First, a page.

The controversial shark fishing tournaments popular along the East Coast are now the target of conservationists who want events like these canceled.
"You're sending a message that sharks are entertainment," said Massachusetts native and filmmaker Eli Roth, who directed a recent documentary focused on the killing of sharks. "We're wiping them out for likes on Facebook and to give each other prizes. It's completely insane. It's senseless."
Activists have set their sights on the upcoming Newburyport Shark and Tuna Tournament.
Hundreds of anglers on 30 to 50 boats are set to reel in some big fish.
"Over 99% of the sharks are caught and released," said tournament organizer Larry Collins.
Last year, Collins says more than 300 sharks were caught, but almost all were released back into the water.
"The truth is last year one shark, one single shark was taken, and the angler took that home and barbecued it for he and a number of friends," said Collins.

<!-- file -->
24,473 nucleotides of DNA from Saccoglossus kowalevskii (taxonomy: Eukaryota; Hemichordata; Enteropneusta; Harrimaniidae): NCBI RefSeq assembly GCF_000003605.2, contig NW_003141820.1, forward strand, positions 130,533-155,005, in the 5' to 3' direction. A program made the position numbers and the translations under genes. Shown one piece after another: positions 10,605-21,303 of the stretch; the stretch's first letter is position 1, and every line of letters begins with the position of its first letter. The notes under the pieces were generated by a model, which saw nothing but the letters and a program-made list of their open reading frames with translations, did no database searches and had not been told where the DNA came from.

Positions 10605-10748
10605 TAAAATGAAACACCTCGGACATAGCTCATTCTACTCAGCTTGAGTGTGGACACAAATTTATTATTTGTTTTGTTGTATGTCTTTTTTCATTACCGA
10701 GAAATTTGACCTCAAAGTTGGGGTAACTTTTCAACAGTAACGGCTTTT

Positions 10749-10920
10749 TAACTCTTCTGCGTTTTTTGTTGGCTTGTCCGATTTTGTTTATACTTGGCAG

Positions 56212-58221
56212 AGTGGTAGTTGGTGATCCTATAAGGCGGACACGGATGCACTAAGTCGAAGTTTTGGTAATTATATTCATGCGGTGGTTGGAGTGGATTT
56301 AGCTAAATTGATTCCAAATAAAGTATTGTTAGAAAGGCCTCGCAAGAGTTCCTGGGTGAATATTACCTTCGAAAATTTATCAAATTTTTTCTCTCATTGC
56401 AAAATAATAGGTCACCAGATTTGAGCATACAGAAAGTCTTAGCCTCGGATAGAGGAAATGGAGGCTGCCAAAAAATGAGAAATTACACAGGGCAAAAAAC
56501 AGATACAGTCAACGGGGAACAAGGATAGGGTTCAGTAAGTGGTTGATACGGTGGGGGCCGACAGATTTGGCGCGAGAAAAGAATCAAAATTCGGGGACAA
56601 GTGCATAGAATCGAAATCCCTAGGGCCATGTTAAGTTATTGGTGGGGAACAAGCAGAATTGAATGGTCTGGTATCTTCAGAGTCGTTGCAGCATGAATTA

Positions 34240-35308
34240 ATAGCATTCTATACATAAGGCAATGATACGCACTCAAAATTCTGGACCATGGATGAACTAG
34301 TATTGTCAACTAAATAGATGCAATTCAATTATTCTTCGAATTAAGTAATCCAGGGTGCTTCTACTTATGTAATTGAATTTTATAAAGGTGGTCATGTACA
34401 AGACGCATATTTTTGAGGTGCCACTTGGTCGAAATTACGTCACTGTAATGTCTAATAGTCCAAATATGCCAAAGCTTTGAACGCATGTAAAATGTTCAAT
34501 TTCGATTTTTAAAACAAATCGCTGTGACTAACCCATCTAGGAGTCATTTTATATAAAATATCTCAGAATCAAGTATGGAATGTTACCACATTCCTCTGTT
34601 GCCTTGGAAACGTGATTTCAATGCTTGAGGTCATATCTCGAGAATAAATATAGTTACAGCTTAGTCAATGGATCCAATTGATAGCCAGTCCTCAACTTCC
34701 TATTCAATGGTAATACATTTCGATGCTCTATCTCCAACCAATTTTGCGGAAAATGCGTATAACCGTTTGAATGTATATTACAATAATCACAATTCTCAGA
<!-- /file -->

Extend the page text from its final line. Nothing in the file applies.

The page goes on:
Collins says most of the sharks are tagged and data is shared with shark researchers.
"I would argue I've done far more to help preserve the species and provide data than somebody that sits at a computer and posts," said Collins. "Activism is not hitting the like button."
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Gabe DiSaverio, a conservationist and owner of The Spicy Shark hot sauce company in New Hampshire, says even tossing the sharks back in the water can still cause a lot of damage.
"A lot of times, they die from the stress of being caught," said DiSaverio. "A lot of times, the hook gets swallowed, and they die from that, because it destroys them from the inside out."
The tournament gets underway Friday night.
The tournament director says he has no plans to cancel the shark portion of the event.